After Little People, Big World alum Jacob Roloff said that he was molested by a producer of the TLC reality series when he was a young boy, the network responded to the 23-year-old's claim. TLC said in a statement that it was previously unaware of the "alleged encounter that occurred years ago involving a third party connected to the production" of the reality series. "We are saddened and troubled by this very serious allegation, and TLC will work cooperatively with the authorities," the statement to USA TODAY reads. "Our main focus remains on supporting the Roloff family during this very difficult time."
Roloff, the youngest child of Amy and Matt Roloff, who both have dwarfism, came forward with a "traumatic memory" of sexual abuse Tuesday in a lengthy Instagram post, accusing former producer Chris Cardamone of grooming and molesting him. "It is often much easier to think about things than it is to talk about them, and so this disclosure has been delayed, but through that delay, I have found the fortitude and words," Roloff wrote. "As a child, after what I realize now was a long grooming process, I was molested by an executive field producer for Little People, Big World." He said he does not plan to "provide details of this encounter" but does hope that Cardamone is "never allowed around children again."
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Roloff was only 9 years old when the TLC series premiered in 2006; it is currently in its 21st season. He has not appeared on the show since 2016, and his brother Jeremy Roloff and his wife, Audrey Roloff, announced two years later that they too were leaving the show. Jeremy's twin, Zach Roloff, and his wife Tori remain on the series alongside parents Amy and Matt, who divorced in 2015.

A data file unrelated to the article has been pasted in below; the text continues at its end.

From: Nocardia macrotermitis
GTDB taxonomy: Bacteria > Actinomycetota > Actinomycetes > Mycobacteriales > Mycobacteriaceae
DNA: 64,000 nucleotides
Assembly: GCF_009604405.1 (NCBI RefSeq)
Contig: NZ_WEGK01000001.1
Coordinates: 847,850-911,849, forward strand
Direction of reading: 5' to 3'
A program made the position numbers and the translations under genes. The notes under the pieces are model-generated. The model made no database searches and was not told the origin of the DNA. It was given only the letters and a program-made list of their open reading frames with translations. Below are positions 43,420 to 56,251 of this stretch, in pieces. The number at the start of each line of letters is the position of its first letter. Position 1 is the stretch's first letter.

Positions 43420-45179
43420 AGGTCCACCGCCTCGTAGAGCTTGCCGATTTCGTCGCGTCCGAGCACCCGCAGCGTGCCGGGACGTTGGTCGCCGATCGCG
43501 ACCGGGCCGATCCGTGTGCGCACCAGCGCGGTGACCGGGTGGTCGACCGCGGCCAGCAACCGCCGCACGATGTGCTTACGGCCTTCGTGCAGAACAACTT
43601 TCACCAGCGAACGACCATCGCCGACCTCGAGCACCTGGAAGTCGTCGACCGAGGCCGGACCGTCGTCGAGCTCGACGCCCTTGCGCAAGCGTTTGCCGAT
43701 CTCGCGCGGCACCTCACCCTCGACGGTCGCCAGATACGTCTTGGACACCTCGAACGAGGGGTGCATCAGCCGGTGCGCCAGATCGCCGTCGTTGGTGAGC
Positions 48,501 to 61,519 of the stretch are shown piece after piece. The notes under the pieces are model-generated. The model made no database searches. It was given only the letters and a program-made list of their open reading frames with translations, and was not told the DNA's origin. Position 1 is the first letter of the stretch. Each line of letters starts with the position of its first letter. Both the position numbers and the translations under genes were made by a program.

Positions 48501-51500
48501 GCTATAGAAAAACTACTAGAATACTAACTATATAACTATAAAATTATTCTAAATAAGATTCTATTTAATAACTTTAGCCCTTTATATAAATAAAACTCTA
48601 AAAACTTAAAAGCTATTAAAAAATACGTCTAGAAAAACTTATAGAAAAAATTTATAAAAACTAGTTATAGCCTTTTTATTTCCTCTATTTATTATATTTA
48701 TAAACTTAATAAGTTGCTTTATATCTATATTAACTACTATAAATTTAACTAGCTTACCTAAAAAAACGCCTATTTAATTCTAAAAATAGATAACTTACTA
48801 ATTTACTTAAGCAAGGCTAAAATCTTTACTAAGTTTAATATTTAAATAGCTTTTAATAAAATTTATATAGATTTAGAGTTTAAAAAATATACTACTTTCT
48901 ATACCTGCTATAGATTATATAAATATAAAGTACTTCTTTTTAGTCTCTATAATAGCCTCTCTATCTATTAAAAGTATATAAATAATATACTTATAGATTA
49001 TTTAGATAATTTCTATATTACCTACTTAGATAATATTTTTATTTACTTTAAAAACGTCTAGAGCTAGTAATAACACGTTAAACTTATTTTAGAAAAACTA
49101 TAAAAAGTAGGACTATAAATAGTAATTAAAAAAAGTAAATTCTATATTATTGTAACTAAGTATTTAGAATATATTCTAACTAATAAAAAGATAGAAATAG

In his post, Roloff compared reality television to "voyeurism" and questioned the ramifications of grown-up in front of millions of weekly viewers. "I continue my own contemplation on the voyeurism involved in the entire enterprise of reality television — a massive spectacle of drama and pain and argument and invasion, with a little joy sprinkled over, that viewers watch completely dissociated from the complex humans inside the simplistic 'characters' they see on TV," he said. He concluded by emphasizing that "all fault lies with the predator" and that "no fault lies with any of my family members."
Roloff's wife, Isabel Rock, whom he married in September 2019 at his family's Roloff Farms near Portland, Oregon, supported him in the comments of the Instagram post. "Proud to know you, proud to love you, proud to be your wife," Isabel wrote. Roloff's mother, Amy, also left a supportive message for her son, writing, "I love you forever and always Jacob. I'm proud of you. Now you don't have to feel alone and carry this around anymore."